Aquamarine Properties, Meaning, Facts and Photos
1. Aquamarine Healing Properties
2. What is Aquamarine?
3. Megan Markle's Aquamarine Ring
4. Article Pictures
5. Shop Aquamarine
Aquamarine Healing Properties
When used for its healing properties aquamarine promotes emotional balance and harmony.
This captivating gemstone is renowned for its blue-green colour. The meaning of "aquamarine" comes from the Latin words "aqua marina" meaning "water of the sea." As such it has long been associated with the soothing calming energies of water.
Aquamarine promotes a sense of tranquility and relaxation. When used with meditation it enhances clarity and encourages a deep state of serenity.
Known as the "stone of courage" it inspires feelings of fearlessness and inner strength. It can empower you to overcome challenges and obstacles by providing the confidence needed to express yourself well.
Aquamarine encourages change. It strengthens intuition to support decision-making and enhances communication skills.
Its gentle and compassionate energy assists in the release of emotional baggage, facilitating healing and promoting harmony within relationships.
It's believed to encourage forgiveness, compassion and understanding. This can help you to let go of resentment and promote healthy emotional connections.
In ancient times sailors believed the mermaid's tail was made from pure aquamarine. For this reason it was often carried to bring luck and protection from the dangers of being at sea.
Aquamarine was often carved with images of Poseidon or Neptune the Greek and Roman Gods of the sea. It was believed placing a stone under your pillow would ensure sound sleep.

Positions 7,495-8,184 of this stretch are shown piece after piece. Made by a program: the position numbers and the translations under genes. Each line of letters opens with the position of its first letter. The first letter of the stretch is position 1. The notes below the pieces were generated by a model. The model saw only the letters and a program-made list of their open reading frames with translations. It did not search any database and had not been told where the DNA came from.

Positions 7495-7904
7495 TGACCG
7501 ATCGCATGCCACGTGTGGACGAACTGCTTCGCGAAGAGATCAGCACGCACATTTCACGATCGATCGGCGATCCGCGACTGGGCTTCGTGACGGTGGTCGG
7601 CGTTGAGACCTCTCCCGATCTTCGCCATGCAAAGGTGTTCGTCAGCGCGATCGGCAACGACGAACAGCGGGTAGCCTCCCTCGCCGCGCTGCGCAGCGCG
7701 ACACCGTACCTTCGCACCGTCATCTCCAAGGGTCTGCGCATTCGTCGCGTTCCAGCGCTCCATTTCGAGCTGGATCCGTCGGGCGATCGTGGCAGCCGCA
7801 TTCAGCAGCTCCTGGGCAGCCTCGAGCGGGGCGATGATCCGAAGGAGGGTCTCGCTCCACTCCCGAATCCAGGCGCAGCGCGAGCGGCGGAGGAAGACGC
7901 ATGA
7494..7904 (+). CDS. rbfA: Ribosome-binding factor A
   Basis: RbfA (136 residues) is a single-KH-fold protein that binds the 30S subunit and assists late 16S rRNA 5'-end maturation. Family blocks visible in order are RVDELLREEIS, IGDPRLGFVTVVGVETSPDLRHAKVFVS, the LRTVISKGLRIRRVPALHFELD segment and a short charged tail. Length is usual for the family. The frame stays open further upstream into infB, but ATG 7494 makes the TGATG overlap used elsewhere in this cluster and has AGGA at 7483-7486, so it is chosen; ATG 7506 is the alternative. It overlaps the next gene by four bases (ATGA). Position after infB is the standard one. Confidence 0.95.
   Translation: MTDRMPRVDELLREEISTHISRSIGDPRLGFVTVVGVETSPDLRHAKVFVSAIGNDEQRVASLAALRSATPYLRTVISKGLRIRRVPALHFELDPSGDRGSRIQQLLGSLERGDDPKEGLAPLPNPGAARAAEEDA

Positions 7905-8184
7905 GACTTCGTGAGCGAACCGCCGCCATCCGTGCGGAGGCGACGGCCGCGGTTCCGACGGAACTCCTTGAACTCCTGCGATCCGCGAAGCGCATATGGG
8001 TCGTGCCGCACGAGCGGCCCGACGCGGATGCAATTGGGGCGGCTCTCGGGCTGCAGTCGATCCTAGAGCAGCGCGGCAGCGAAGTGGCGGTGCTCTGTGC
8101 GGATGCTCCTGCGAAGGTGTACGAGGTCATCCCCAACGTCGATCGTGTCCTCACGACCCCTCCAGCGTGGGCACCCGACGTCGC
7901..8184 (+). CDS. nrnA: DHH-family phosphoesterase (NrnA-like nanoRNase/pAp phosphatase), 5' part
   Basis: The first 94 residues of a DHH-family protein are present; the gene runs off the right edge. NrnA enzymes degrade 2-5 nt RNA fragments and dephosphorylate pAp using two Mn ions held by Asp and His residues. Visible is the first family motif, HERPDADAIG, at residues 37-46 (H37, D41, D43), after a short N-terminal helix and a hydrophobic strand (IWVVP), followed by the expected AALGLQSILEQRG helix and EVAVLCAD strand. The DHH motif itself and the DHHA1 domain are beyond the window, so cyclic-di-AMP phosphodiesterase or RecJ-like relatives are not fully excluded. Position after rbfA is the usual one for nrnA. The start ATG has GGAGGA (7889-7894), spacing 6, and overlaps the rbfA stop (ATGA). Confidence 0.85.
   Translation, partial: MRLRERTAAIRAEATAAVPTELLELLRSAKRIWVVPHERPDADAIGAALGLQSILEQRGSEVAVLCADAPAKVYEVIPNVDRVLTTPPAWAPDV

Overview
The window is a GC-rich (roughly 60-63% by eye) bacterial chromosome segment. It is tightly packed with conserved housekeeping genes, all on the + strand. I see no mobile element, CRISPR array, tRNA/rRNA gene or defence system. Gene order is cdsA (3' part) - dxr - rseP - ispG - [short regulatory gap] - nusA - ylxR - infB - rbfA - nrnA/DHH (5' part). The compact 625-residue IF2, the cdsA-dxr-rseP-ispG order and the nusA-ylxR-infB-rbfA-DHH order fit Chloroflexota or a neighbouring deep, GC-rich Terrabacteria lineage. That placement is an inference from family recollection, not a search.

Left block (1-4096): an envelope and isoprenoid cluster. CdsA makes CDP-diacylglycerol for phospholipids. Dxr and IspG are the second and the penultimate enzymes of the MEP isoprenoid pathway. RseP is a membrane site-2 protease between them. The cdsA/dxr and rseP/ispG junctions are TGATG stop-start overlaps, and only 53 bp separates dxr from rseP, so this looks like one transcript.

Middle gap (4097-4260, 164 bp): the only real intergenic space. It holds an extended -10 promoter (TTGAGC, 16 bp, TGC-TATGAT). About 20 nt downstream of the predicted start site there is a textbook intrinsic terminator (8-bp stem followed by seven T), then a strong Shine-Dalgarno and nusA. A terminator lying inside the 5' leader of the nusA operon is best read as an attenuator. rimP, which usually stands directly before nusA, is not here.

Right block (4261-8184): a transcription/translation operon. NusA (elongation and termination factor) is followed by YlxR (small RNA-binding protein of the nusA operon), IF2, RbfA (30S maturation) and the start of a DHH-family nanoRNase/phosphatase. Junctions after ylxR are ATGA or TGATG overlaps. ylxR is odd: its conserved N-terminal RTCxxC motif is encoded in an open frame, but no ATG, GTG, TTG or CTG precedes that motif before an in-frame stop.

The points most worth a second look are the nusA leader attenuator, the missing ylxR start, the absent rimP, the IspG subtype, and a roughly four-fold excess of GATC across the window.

Today aquamarine is still believed to be in tune with the ocean. When used for its healing properties it promotes tranquility and calmness and may help alleviate irrational fears.
Aquamarine encourages creativity and self-expression. It helps those burdened with great responsibility by bringing strength, wisdom and clarity. Its gentle energies help reduce stress replacing it with peace and calmness.
Aquamarine is a wonderful stone to use for deep healing of mind, body and spirit.
The healing properties of aquamarine are highly personal and subjective. Different people may experience different benefits based on their own beliefs, experiences and intentions.
Aquamarine can be used for its healing properties in different ways. Healing with crystals must always be approached with an open mind.
What is Aquamarine?
Aquamarine is the blue-green variety of the mineral beryl. The sky blue coloured stone tends to be the most popular but is often heat treated.
Blue topaz which is also heated can sometimes be mistaken for aquamarine. Without careful inspection it can be difficult to tell one from the other. One of the main differences is aquamarine is far more expensive than topaz and stones in larger sizes are rare.
Meghan Markle wore an aquamarine cocktail ring on her wedding day. It originally belonged to Diana Princess of Wales.
An aquamarine tiara, necklace and earrings were made for the late Queen Elizabeth II. They all featured large rectangular aquamarine stones set alongside diamonds.
The necklace and earrings were given to her in 1953 by the president of Brazil as a gift for her coronation.
In 1957 the tiara was designed to match the necklace and earrings. A year later she received a bracelet and brooch to complete the set.
The colour of aquamarine can vary from the deepest shade of green to the lightest blue. It's caused by impurities of iron within the mineral beryl.
Aquamarine is widely used as a gemstone. It grades 7.5 to 8 on Mohs scale of mineral hardness.
Most of the finest crystals come from Brazil, Mozambique, Madagascar, Nigeria, Zambia, Angola and India.
On the modern birthstone list aquamarine is the birthstone for March. On the traditional list it can be used as an alternative to tourmaline.
The mineral beryl is associated with the zodiac sign of scorpio. With aquamarine being the blue variety it's often used instead.
The aquamarine in our photo at the top of this article is from Brazil. It's on display in the Smithsonian Museum of Natural History, Washington D.C. Photo by Stone Mania.
The second photo is courtesy of Stan Celestian.
The next photo comes from an article in Elle magazine.
Photos are clickable and redirect to the original non-compressed image.